Gwen Moffat lives in Cumbria. Her novels are set in remote communities ranging from the Hebrides to the American West. The crimes fit their environment, swelling that dreadful record of sin in the smiling countryside cited by Sherlock Holmes. The style echoes this: rustic charm masking horror.
all the writers who have tried to portray, even explain Africa to the western
world Cook could be the most perceptive. Writing in the first person as a risk
assessment consultant, Ray Campbell: middle-aged, cultured New Yorker, recalls
his introduction to a fictitious Lubanda twenty years ago. Raw and idealistic
he came to dig a well only to fall hopelessly in love with Martine, a subsistence
farmer descended from a Belgian colonist.
Martine was a simple soul, part animal,
part sage and, although white, wholly African in her own eyes. Her nationality
was Lubandan, she dressed, talked and ate like a local woman. She had not gone
native, she was native. The young Campbell was enthralled.
An emergent nation, Lubanda had suffered
exploitation from colonists and their successors in too short a span for any
equilibrium to be established and throughout Campbell’s brief sojourn he was to
witness that kind of transition from tyranny to ostensibly benign dictatorship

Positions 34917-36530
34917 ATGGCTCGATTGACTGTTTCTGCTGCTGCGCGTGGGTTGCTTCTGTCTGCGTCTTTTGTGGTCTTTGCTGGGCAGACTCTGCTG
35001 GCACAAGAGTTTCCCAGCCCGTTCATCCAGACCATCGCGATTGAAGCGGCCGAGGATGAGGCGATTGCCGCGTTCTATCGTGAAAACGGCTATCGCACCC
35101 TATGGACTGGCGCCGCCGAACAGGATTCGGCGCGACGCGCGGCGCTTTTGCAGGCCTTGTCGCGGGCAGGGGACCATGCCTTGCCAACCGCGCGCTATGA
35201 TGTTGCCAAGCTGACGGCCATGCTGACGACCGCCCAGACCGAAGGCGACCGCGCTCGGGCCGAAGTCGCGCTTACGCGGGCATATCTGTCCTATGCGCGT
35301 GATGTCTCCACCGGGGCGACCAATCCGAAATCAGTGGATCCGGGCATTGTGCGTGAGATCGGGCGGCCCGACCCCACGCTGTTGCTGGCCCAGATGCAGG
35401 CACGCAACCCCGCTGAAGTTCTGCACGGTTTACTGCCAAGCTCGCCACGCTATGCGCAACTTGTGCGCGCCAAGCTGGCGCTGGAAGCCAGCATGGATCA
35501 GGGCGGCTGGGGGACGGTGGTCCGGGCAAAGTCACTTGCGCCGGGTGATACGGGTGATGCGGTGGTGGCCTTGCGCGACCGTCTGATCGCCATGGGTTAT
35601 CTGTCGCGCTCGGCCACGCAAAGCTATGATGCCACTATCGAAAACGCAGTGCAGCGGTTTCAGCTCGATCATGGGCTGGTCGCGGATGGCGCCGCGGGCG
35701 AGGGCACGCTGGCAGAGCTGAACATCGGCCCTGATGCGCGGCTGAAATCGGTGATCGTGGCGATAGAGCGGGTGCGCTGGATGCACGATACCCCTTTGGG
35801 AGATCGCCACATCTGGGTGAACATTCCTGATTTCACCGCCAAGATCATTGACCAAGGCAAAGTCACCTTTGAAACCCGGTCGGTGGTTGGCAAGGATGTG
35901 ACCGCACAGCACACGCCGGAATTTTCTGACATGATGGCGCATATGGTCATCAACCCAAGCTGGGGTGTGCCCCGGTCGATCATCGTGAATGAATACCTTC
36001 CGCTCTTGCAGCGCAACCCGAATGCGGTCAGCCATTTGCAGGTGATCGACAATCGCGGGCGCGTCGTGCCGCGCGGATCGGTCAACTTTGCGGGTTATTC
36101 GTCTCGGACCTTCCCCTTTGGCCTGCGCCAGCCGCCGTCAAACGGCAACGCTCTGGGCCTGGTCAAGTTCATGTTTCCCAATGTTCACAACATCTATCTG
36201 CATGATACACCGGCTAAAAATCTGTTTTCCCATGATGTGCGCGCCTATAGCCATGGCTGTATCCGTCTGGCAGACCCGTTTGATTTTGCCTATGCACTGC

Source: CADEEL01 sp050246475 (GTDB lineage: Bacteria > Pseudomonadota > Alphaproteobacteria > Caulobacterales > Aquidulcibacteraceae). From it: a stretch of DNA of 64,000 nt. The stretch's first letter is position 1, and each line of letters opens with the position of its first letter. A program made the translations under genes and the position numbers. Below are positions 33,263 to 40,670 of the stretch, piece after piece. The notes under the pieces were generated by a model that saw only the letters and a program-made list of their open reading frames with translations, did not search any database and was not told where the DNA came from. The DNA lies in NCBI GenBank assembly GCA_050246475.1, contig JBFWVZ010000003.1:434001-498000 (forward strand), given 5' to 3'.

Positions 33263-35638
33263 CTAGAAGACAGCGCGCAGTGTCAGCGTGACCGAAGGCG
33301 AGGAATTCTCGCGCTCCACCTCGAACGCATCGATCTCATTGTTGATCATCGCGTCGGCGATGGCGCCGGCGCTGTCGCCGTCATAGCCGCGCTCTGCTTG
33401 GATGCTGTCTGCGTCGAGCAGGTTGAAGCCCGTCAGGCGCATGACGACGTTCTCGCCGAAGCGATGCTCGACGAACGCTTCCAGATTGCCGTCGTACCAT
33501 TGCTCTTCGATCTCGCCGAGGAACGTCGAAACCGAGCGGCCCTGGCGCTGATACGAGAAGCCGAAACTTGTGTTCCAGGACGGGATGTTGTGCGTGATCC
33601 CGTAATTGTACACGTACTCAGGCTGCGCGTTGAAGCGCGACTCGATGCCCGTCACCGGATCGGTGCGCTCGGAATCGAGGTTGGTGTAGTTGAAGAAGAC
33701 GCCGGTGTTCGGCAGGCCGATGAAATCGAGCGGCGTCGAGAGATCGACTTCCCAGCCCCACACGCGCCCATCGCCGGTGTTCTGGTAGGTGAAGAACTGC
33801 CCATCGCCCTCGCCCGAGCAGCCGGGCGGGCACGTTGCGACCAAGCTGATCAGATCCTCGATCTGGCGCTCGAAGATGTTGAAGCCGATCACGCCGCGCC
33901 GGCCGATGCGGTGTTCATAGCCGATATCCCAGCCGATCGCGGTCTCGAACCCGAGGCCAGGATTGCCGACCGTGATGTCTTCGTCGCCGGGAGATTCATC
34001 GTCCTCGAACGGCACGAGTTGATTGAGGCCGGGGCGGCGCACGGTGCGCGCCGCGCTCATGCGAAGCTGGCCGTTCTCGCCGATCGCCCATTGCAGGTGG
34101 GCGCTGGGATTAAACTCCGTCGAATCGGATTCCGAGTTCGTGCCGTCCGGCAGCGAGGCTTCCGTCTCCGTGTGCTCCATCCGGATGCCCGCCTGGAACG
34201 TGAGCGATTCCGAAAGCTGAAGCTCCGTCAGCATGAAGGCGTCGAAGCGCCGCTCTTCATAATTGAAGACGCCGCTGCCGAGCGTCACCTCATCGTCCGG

with which we have become familiar. Under a new regime aid poured into the
country, accepted unconditionally by the current genial president hell bent on
modernising: building schools and hospitals, steam-rollering his people out of
poverty, replacing subsistence farming with lucrative coffee. And there he came
up against Martine who bartered her produce with nomads and market people, who
had no use for cash except to buy a book, no concept of luxury other than time
to read it. Martine was the ultimate environmentalist, and dangerous because,
not only did she stand in the way of Progress, she could write.
Campbell saw the risk she posed to the
president and his unruly thugs and concocted a cunning conspiracy to save her.
The outcome resulted in his return to the States with a load of guilt that was
to haunt him until, twenty years later, a Lubandan came back from the past to
be murdered in a New York flophouse. Recklessly, although now a risk manager,
Campbell investigated the death, uncovering a link with Martine and his
unbearable guilt that would drive him back to Lubanda in an attempt to bring
closure as much to that misguided country as to himself.
An astounding book; the violence that we
have come to associate with despots and their vengeful opponents paling before
the grand theme of atonement and the kind of elegant writing that leaves the
horrors to our imagination. Cook’s searchlight has wandered over the heart of
Africa and come back to rest on ourselves. As he says, quoting Martine: “The
crimes of evil are well known to history. It is the crimes of goodness that go